A small meteorite unexpectedly fallen to earth, but
certainly not one destined to burn out quickly because
he has everything required to continue to shine within
the firmament of contemporary art. This is how the young
Li Wei, "fallen" to Italy from his distant
homeland of China, made his appearance to the public,
first in Milan and then in Como where on 13 November
2004 he inaugurated his first personal show with a performance
at the Marella Project Space.
He seems shy and reserved, but his art is the bearer
of tremendous emotion. Even though the language barrier
made verbal communication impossible, he succeeded in
surprising the numerous members of the public who came
to see him in a performance in which, hanging by a thin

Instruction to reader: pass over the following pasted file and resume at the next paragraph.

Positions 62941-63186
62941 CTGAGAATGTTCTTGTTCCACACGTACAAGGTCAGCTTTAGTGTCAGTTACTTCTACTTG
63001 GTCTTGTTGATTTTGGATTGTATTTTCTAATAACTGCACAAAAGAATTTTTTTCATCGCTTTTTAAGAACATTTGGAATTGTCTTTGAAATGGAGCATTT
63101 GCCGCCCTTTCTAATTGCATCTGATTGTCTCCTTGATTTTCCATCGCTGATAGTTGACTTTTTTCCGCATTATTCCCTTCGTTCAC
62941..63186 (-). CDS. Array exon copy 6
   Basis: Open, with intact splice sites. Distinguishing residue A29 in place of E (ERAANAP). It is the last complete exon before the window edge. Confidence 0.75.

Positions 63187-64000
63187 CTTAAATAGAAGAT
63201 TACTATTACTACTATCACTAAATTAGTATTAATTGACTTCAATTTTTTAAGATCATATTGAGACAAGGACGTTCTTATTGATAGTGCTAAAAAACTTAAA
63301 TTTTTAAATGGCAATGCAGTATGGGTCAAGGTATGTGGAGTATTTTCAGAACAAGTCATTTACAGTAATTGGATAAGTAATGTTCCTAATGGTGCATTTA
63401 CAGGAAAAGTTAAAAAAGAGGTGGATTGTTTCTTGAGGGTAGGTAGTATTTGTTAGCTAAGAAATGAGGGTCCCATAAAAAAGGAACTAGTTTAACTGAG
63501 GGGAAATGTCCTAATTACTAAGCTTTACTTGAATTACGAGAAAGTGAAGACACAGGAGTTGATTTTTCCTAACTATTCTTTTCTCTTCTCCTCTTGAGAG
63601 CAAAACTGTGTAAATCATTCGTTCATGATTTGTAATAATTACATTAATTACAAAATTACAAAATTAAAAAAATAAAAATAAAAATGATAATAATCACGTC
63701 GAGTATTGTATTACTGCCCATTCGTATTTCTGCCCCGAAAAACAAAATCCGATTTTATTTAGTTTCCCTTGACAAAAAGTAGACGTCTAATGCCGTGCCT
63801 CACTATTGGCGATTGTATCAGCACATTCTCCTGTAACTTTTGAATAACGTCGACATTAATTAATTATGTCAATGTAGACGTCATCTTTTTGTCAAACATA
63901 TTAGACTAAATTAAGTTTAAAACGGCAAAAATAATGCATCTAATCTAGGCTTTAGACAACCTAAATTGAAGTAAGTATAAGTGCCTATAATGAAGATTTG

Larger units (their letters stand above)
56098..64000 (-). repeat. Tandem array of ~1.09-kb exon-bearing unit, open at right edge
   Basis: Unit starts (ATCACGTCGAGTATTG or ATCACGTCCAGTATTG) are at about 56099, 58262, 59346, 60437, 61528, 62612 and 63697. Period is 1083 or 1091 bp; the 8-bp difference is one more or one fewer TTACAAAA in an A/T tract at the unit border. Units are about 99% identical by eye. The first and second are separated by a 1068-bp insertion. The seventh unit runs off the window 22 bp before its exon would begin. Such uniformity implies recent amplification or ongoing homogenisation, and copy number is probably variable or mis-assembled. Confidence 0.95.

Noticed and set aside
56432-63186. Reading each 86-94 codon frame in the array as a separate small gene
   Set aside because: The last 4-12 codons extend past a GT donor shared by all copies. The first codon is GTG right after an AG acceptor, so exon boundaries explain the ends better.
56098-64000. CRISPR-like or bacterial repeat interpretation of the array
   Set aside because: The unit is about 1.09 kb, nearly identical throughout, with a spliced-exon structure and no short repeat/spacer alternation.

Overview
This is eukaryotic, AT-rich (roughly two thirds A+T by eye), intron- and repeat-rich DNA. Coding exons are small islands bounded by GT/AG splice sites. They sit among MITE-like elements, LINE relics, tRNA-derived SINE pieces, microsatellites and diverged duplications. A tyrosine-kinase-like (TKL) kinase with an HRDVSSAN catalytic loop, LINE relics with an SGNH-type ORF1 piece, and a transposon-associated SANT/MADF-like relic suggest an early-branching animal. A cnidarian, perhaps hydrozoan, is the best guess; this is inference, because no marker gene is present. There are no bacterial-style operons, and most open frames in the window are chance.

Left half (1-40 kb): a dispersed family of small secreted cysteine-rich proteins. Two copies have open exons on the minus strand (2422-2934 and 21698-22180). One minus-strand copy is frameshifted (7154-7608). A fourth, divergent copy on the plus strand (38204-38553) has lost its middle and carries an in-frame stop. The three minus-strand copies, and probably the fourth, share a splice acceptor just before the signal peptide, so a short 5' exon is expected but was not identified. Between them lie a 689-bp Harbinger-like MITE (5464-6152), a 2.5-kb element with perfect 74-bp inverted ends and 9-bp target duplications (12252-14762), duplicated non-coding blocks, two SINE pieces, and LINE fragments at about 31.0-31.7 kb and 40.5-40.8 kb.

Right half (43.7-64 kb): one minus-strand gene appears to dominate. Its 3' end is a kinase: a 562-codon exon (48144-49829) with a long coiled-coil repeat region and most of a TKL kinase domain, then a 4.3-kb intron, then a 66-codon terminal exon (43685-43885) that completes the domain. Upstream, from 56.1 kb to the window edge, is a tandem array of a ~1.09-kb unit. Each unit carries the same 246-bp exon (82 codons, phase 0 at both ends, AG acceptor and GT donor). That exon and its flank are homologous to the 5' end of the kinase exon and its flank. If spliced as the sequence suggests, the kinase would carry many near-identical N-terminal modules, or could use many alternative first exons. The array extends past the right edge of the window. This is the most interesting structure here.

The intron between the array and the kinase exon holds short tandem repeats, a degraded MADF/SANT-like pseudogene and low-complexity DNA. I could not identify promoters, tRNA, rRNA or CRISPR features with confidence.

metal wire attached to the balconies in the courtyard
outside the gallery, he remained with his head buried
underground for twenty minutes while his assistant took
the photos that would become the actual work of art.
During that time, which seemed never-ending, one sensed
a mixture of admiration and preoccupation for this small
giant of a man who succeeded in holding all of us with
But what lies behind Li Wei's spectacular performances?
I was fortunate enough to be able to spend a few days
with him and get to know him better after we had met
a couple of times in Peking, and to discover how much
depth and sense there can be in a message that to some
might seem superficial, the dare of a crazy man or a
His photos always immortalize him at the very limits
of the absurd and are stupendous for their originality